2021-07-15 20:46:56 +0200 | received badge | ● Nice Answer (source) |

2021-07-14 21:39:35 +0200 | edited question | numeric precision unexpectedly low numeric precision unexpecedly low I try to integrate a probability density function over an fixed interval. Can't give |

2021-07-14 21:37:46 +0200 | answered a question | numeric precision unexpectedly low You should have a look at the expression test, wich is a very huge. Hence, when turned numerical, a lot of roundings acc |

2021-07-14 19:52:44 +0200 | edited answer | find the first power of $t$ with a non-positive coefficient You can use power series as follows: sage: q=4 ; m=33 ; k=31 sage: R.<t> = PowerSeriesRing(QQ) sage: f = ((1-t^q) |

2021-07-14 19:51:13 +0200 | answered a question | find the first power of $t$ with a non-positive coefficient You can use power series as follows: sage: q=4 ; m=33 ; k=31 sage: R.<t> = PowerSeriesRing(QQ) sage: f = ((1-t^q) |

2021-07-11 08:59:19 +0200 | received badge | ● Nice Answer (source) |

2021-07-10 16:57:59 +0200 | edited answer | Are symbols guaranteed unique ? As a general rule, i would recommend not to use the same term for symbols and polynomial indeterminates. Regarding your |

2021-07-10 16:55:28 +0200 | answered a question | Are symbols guaranteed unique ? As a general rule, i would recommend not to use the same term for symbols and polynomial indeterminates. Regarding your |

2021-07-09 18:28:24 +0200 | received badge | ● Nice Answer (source) |

2021-06-30 22:54:41 +0200 | commented answer | Is it possible for the spectrum() method to use all CPU cores? The way you did works for me, if i replace @parallel with @parallel(ncpus=8) |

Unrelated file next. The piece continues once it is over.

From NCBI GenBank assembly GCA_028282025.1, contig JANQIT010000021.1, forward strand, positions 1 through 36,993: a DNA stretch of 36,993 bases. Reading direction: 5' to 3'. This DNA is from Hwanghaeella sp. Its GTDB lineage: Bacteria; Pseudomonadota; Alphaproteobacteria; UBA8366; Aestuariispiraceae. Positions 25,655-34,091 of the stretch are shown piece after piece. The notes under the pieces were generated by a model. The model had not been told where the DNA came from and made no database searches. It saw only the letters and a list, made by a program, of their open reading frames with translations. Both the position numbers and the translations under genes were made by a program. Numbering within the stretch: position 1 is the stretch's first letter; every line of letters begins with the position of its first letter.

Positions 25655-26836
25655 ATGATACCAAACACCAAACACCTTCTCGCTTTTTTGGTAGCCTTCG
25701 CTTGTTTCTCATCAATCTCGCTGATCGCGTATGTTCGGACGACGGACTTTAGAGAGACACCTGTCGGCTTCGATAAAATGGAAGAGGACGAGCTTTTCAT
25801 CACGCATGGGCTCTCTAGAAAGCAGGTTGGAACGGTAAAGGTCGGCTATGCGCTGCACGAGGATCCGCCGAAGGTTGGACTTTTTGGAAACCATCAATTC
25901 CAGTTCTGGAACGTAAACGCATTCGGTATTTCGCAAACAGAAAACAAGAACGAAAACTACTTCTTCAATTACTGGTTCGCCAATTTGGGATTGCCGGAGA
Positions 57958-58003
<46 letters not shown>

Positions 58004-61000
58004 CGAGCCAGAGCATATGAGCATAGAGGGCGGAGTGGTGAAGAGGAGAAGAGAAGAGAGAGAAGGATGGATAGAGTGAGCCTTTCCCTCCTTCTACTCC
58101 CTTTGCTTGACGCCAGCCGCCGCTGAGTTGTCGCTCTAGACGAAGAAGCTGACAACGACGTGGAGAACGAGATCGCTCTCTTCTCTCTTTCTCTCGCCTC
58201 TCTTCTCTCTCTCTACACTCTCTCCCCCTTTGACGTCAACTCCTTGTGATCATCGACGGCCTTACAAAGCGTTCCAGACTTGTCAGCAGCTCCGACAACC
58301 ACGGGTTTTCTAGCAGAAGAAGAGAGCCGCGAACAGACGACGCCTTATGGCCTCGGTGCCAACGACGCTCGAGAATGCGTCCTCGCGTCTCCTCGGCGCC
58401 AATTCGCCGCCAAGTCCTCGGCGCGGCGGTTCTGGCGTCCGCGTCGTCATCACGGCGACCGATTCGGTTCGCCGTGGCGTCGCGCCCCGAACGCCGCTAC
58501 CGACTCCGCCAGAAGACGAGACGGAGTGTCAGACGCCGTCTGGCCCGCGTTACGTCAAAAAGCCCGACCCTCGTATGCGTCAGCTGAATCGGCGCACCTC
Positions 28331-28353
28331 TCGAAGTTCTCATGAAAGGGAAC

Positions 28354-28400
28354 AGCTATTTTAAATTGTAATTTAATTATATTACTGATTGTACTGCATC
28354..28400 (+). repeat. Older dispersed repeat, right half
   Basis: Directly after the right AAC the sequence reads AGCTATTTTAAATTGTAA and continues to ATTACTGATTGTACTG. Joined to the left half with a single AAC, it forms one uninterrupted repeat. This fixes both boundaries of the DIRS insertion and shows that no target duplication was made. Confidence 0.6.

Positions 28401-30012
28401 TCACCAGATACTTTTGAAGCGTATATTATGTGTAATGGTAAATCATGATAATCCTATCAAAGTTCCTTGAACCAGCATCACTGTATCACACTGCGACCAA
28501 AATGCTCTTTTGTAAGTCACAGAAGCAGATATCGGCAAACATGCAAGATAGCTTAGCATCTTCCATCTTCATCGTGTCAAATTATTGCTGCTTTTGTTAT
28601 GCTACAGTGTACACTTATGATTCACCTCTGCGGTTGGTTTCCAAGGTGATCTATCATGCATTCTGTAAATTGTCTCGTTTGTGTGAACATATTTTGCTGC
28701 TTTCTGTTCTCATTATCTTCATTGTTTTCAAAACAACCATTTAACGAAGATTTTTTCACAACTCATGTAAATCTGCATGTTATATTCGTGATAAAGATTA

2021-06-30 22:54:14 +0200 | edited answer | Is it possible for the spectrum() method to use all CPU cores? SInce you have to run the computation on various graphs, you can do some basic parallelism provided by the @parallel dec |

2021-06-30 22:51:51 +0200 | commented answer | Is it possible for the spectrum() method to use all CPU cores? The way you did seems to work for me. |

2021-06-30 22:51:30 +0200 | commented answer | Is it possible for the spectrum() method to use all CPU cores? It seems to work for me. |

2021-06-30 18:46:00 +0200 | answered a question | Is it possible for the spectrum() method to use all CPU cores? SInce you have to run the computation on various graphs, you can do some basic parallelism provided by the @parallel dec |

2021-06-30 01:56:45 +0200 | edited answer | Define matrix indexed by partitions I am not sure about the notation $\lambda'$ so let me assume that it is the conjugate. First, to build a matrix, you ha |

2021-06-29 21:48:31 +0200 | answered a question | Define matrix indexed by partitions I am not sure about the notation $\lambda'$ so let me assume that it is the conjugate. First, to build a matrix and to |